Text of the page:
The following piece of analysis is taken from chapter five of Dvoretsky's Analytical Manual.
As customary, Dvoretksy's introduction follows:
This next game was commented upon (quite superficially) by Herman Pilnik in the weekly 64 (which later became the monthly magazine, 64 - Chess Review), and by Petar Trifunovic in chess Informant #10. A few years later, Adrian Mikhalchishin published a more serious analysis of its short critical stage in Shakhmaty v SSSR, 12/77, but this, too, was far from perfect, which should be no surprisem since the game was clearly out of the control of both players; the outcome had become totally unpredictable. In the end, as they say, the stronger player won, but objectively speaking, the outcome could also have been reversed.
When I first set out to analyze this game, I did not yet employ computer programs. This article, with its analysis, was published on the site ChessCafe.com. As I was preparing this material for the book, I saw that, although I had given, by and large, a correct depiction of the battle, many of the variations required revisiting.
In the preceding chapters, we have dealth with problems having well-defined solutions, which could, in principle, be calculated to the end (although perhaps with great difficulty). But here, the answers to some of the questions could only be obtained by wide-ranging analysis employing computer pgorams - or else, much more quickly, by intuition.
The role played by intuition in chess is enormous. After all, human capacity is not unlimited; decisions must be made in the context of limited thinking time. Therefore, we constantly rely upon intuitive guesses and feelings.
The literature of teachings makes no serious study either of the forms in which intuition appears during the course of battle, or the methods of developing a chessplayer's intuition. The author's views on these problems are set out in the article The Development of Chess Intuition, published in SFC-5. Here I should only like to draw the readers' attention to a few important points, which should help one's thinking during some of the exercises in this and the following chapters.
1) To reach a decision intuitively does not at all mean working completely without calculation. The task is to analyze the minimum number of the most important variations, and thus to gain an idea of which continuation offers the best prospects. That minimum may vary widely, both in the size of the variations an in their quantity - not only depending on the peculiarities of the position, but also on a player's personality, experience, playing leve, and calculative and evaluative abilities.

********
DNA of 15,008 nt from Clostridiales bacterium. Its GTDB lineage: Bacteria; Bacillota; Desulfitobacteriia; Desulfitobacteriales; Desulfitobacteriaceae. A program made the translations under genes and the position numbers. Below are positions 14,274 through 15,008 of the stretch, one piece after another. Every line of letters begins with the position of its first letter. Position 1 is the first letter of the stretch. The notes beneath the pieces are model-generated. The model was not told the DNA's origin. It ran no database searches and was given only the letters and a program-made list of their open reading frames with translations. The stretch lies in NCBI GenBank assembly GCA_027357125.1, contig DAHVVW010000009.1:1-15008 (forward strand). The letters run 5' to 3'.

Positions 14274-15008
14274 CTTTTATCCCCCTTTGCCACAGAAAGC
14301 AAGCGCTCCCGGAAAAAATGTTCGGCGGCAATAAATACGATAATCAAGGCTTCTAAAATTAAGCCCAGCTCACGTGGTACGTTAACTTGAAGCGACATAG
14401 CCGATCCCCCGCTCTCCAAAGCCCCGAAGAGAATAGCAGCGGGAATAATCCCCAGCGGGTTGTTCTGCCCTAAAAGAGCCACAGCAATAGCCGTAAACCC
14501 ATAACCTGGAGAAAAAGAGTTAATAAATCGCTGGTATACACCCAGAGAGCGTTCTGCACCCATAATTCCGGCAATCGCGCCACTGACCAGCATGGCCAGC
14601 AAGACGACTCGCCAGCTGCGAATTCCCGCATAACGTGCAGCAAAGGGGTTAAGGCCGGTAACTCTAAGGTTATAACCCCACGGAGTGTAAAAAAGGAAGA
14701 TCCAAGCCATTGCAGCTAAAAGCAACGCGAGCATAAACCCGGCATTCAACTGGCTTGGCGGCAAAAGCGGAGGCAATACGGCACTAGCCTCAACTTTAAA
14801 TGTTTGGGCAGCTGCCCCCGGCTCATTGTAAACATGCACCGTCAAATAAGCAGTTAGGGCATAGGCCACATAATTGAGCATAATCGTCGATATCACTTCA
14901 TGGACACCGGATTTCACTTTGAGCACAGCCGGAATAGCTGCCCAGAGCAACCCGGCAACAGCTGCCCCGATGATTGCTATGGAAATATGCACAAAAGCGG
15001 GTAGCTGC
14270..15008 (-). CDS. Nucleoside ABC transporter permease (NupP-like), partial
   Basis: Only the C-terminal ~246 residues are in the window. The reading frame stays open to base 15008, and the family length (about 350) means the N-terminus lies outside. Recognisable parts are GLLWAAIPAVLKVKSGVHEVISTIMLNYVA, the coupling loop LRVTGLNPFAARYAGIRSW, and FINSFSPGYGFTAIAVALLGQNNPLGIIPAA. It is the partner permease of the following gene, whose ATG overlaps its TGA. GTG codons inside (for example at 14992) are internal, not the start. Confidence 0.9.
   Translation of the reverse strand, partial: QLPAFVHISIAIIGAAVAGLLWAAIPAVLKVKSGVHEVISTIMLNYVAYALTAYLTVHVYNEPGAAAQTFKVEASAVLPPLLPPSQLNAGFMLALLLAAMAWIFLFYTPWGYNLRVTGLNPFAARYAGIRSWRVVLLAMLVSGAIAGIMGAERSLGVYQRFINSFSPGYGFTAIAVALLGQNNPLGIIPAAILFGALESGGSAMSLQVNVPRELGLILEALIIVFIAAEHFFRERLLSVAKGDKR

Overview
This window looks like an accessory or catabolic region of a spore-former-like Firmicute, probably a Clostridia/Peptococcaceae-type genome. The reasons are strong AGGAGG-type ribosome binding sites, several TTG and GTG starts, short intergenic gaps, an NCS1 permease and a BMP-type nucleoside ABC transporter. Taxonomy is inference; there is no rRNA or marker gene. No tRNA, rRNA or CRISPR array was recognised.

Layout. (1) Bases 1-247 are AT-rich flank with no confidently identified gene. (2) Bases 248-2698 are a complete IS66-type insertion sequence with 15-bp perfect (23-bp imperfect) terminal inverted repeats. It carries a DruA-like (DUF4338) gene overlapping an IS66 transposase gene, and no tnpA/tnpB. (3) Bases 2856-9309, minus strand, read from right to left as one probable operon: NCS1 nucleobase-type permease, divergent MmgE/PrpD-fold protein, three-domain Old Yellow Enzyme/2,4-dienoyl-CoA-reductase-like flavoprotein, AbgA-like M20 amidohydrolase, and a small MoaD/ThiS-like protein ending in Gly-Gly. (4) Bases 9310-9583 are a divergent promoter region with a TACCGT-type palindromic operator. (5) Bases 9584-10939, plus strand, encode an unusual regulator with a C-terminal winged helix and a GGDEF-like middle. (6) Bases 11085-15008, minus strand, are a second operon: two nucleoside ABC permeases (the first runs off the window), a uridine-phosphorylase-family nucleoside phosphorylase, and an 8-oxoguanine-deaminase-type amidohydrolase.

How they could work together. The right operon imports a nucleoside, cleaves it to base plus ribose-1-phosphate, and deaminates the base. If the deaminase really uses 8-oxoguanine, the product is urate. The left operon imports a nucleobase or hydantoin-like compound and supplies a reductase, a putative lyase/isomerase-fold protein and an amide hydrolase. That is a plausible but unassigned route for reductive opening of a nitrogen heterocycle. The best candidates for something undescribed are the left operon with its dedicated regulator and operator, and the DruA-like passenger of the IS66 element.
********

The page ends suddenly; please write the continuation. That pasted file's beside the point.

This is why, in my commentary, I rarely draw a sharp boundary between the minimum number of necessary variations and those analytical indicators that do not need studying before making a decision - for different players, that line sometimes turns up in different places. Nevertheless, I try to determine that line (for example, in the Simagin - Leonovich game from the previous chapter, it was the commentary after 29 Bf4! Ba6 30 Rf3!)
2) An intuitive decision must be based, not just on one's supposiitons about the analytical superiority of this or that line, but also on one's feelings about the purely practical chances: level of comfort, the complexity of deciding pending problems and the likelihood of making an error, the dangers ahead of both players, etc.
3) The area in which intuition may be useful in chess is a large one, but still not infinite. In many cases, we should not allow ourselves to be swayed by it and must calculate accurately. A chessplayer's highest mastery consists of employing precisely that method of attaining the truth which is most closely attuned to the current situation - and, where necessary, of skillfully combining them together.
When considering such themes, I usually recall an old Western prayer, which deals with a considerably more widesprend and important problem, but one similarly structrued:
Lord grant me the serenity to accept the things I cannot change,
Courage to change the things I can,
And the wisdom to know the difference.
We shall not be spending too much time on the first part of this game, immersing ourselves in the position only when the decisive events get underway.
Black to play. What is the best continuation?
Black to play. White has just sacrificed the rook on f7. Can you find the best continuation?
Black to play. Decide between Ne6 and bxc4!
In the game, Quinteros lost quickly after 26 Qh6+. How did Fischer refute this move and what was better alternative for White in the given position?
You will find your answers to the problems below. Due to the length of analysis, I have divided the solution in seven separate parts. Hope you will enjoy it and avoid getting confused.